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Resource Rights and the Evolution of Renewable Energy Technologies.

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Resource Rights and the Evolution of Renewable Energy Technologies. / Vermeylen, Saskia.

In: Renewable Energy, Vol. 35, No. 11, 2010, p. 2399-2405.

Research output: Contribution to Journal/MagazineJournal articlepeer-review

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Vermeylen S. Resource Rights and the Evolution of Renewable Energy Technologies. Renewable Energy. 2010;35(11):2399-2405. doi: 10.1016/j.renene.2010.03.017

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Vermeylen, Saskia. / Resource Rights and the Evolution of Renewable Energy Technologies. In: Renewable Energy. 2010 ; Vol. 35, No. 11. pp. 2399-2405.

Bibtex

@article{8805c6d2581f4d918196a73b3cf78c03,
title = "Resource Rights and the Evolution of Renewable Energy Technologies.",
abstract = "Modern renewable energy technologies such as wind turbines and photovoltaic cells are developing rapidly, which raises the risk of conflicts over a range of issues, from aesthetic impacts to rights of access. Although these conflicts arise from the deployment of a new technology, in many cases the underlying nature of the conflict is not novel, and historic cases can help to inform the development of a fair and effective management of these conflicts. This paper draws attention to one particular type of conflict; namely the right to gain or protect access to the energy flux. An examination of historic conflicts and judicial arbitration over the rights to extract useful energy by capturing the wind, water or sun, reveals that it is the nature of the energy capturing technology, the end-use of the energy and the local cultural and infrastructural setting which are key to the determination of local property rights over the flow of air, water or sunlight. Historical examples of wind and watermills, and a historic-contemporary comparison of {\textquoteleft}rights to light{\textquoteright}, suggest that renewable energy technologies that are susceptible to multiple conflicts, for example due to the scale of the technology or the directionality of the energy flux across individual property boundaries, could be effectively governed in a more collaborative manner, with laws being both technology specific and locally adaptive.",
keywords = "Property rights, Ownership, Windmills, Watermills, Solar",
author = "Saskia Vermeylen",
year = "2010",
doi = "10.1016/j.renene.2010.03.017",
language = "English",
volume = "35",
pages = "2399--2405",
journal = "Renewable Energy",
issn = "0960-1481",
publisher = "Elsevier BV",
number = "11",

}

RIS

TY - JOUR

T1 - Resource Rights and the Evolution of Renewable Energy Technologies.

AU - Vermeylen, Saskia

PY - 2010

Y1 - 2010

N2 - Modern renewable energy technologies such as wind turbines and photovoltaic cells are developing rapidly, which raises the risk of conflicts over a range of issues, from aesthetic impacts to rights of access. Although these conflicts arise from the deployment of a new technology, in many cases the underlying nature of the conflict is not novel, and historic cases can help to inform the development of a fair and effective management of these conflicts. This paper draws attention to one particular type of conflict; namely the right to gain or protect access to the energy flux. An examination of historic conflicts and judicial arbitration over the rights to extract useful energy by capturing the wind, water or sun, reveals that it is the nature of the energy capturing technology, the end-use of the energy and the local cultural and infrastructural setting which are key to the determination of local property rights over the flow of air, water or sunlight. Historical examples of wind and watermills, and a historic-contemporary comparison of ‘rights to light’, suggest that renewable energy technologies that are susceptible to multiple conflicts, for example due to the scale of the technology or the directionality of the energy flux across individual property boundaries, could be effectively governed in a more collaborative manner, with laws being both technology specific and locally adaptive.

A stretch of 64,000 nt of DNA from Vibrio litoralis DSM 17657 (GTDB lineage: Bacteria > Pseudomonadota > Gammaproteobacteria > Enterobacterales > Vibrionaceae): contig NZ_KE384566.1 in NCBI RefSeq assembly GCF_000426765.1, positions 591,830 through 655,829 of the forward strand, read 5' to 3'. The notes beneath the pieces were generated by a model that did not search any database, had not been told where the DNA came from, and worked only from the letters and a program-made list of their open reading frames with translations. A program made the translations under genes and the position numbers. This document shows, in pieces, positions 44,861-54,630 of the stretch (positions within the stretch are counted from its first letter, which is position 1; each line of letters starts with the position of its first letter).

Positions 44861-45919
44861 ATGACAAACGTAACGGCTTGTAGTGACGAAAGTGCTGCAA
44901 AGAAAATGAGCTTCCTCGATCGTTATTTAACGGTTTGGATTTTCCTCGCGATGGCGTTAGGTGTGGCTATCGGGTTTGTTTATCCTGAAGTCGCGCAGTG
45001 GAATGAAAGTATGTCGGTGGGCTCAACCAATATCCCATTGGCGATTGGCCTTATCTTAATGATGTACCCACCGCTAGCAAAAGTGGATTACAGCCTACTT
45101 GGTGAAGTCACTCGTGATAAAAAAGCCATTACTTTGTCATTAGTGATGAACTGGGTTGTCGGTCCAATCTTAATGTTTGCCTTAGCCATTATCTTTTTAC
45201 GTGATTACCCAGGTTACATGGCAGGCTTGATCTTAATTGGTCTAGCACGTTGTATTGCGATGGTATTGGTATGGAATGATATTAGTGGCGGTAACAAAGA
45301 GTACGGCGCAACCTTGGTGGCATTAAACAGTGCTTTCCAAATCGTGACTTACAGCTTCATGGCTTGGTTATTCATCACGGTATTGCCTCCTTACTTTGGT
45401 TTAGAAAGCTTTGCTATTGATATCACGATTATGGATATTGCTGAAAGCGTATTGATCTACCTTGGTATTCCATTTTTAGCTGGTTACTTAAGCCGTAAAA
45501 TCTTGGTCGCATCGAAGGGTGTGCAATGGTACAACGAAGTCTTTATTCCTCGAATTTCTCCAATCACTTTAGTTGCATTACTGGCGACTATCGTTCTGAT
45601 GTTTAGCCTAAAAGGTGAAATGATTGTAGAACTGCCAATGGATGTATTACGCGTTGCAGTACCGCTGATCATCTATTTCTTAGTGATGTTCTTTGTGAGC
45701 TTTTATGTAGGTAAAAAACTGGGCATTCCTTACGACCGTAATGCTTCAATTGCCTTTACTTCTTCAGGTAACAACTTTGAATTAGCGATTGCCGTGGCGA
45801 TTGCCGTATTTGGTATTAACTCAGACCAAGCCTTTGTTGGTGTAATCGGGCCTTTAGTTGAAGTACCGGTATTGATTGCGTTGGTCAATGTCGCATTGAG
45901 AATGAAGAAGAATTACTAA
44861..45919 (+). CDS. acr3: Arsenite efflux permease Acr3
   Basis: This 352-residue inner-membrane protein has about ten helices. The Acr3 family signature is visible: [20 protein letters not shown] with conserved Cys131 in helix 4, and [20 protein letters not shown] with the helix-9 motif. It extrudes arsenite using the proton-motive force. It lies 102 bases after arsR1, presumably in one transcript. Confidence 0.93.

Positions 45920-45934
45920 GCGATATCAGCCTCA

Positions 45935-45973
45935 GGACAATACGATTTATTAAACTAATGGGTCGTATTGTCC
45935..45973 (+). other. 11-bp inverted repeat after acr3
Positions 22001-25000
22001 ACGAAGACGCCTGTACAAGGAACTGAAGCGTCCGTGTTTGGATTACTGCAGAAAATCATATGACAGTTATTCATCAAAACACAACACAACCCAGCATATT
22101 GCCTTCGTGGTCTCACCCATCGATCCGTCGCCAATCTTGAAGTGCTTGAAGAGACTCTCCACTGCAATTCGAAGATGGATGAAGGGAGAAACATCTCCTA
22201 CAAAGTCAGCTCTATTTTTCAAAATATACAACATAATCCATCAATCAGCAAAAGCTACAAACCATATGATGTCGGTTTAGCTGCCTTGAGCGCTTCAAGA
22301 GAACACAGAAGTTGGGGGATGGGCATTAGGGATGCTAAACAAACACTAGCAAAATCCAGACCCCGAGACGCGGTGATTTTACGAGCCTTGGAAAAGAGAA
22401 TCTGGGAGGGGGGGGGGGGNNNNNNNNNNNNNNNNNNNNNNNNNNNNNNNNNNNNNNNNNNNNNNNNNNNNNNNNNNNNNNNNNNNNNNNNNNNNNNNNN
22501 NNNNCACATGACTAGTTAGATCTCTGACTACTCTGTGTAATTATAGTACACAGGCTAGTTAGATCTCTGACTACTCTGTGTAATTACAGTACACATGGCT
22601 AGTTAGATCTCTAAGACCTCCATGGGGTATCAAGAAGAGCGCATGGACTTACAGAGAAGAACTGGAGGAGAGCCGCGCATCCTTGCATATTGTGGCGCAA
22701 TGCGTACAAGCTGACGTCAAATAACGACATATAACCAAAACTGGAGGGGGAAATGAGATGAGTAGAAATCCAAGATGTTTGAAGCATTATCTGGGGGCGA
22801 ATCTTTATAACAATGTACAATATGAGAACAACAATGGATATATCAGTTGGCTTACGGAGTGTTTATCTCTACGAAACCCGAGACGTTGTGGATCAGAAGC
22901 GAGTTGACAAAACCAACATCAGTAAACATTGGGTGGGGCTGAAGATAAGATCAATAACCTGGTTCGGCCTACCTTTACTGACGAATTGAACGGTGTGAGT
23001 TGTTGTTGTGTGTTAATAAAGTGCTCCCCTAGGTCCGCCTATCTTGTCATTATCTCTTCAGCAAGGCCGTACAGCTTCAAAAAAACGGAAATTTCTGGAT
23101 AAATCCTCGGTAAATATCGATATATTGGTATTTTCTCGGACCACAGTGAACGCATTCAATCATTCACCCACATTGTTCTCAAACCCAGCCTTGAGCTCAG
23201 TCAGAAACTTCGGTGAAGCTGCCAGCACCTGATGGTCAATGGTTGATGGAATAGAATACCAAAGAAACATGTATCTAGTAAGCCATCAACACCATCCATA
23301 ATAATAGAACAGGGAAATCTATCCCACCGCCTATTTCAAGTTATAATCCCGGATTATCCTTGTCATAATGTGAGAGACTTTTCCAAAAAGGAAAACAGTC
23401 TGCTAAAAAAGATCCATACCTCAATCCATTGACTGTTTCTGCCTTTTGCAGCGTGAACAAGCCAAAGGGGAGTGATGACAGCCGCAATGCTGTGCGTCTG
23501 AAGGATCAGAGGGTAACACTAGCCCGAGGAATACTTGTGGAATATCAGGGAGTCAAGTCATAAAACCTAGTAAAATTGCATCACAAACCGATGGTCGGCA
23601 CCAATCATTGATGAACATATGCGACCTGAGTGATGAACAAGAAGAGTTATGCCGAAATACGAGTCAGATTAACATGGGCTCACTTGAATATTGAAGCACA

AB - Modern renewable energy technologies such as wind turbines and photovoltaic cells are developing rapidly, which raises the risk of conflicts over a range of issues, from aesthetic impacts to rights of access. Although these conflicts arise from the deployment of a new technology, in many cases the underlying nature of the conflict is not novel, and historic cases can help to inform the development of a fair and effective management of these conflicts. This paper draws attention to one particular type of conflict; namely the right to gain or protect access to the energy flux. An examination of historic conflicts and judicial arbitration over the rights to extract useful energy by capturing the wind, water or sun, reveals that it is the nature of the energy capturing technology, the end-use of the energy and the local cultural and infrastructural setting which are key to the determination of local property rights over the flow of air, water or sunlight. Historical examples of wind and watermills, and a historic-contemporary comparison of ‘rights to light’, suggest that renewable energy technologies that are susceptible to multiple conflicts, for example due to the scale of the technology or the directionality of the energy flux across individual property boundaries, could be effectively governed in a more collaborative manner, with laws being both technology specific and locally adaptive.

KW - Property rights

KW - Ownership

KW - Windmills

KW - Watermills

KW - Solar

U2 - 10.1016/j.renene.2010.03.017

DO - 10.1016/j.renene.2010.03.017

M3 - Journal article

VL - 35

SP - 2399

EP - 2405

JO - Renewable Energy

JF - Renewable Energy

SN - 0960-1481

IS - 11

ER -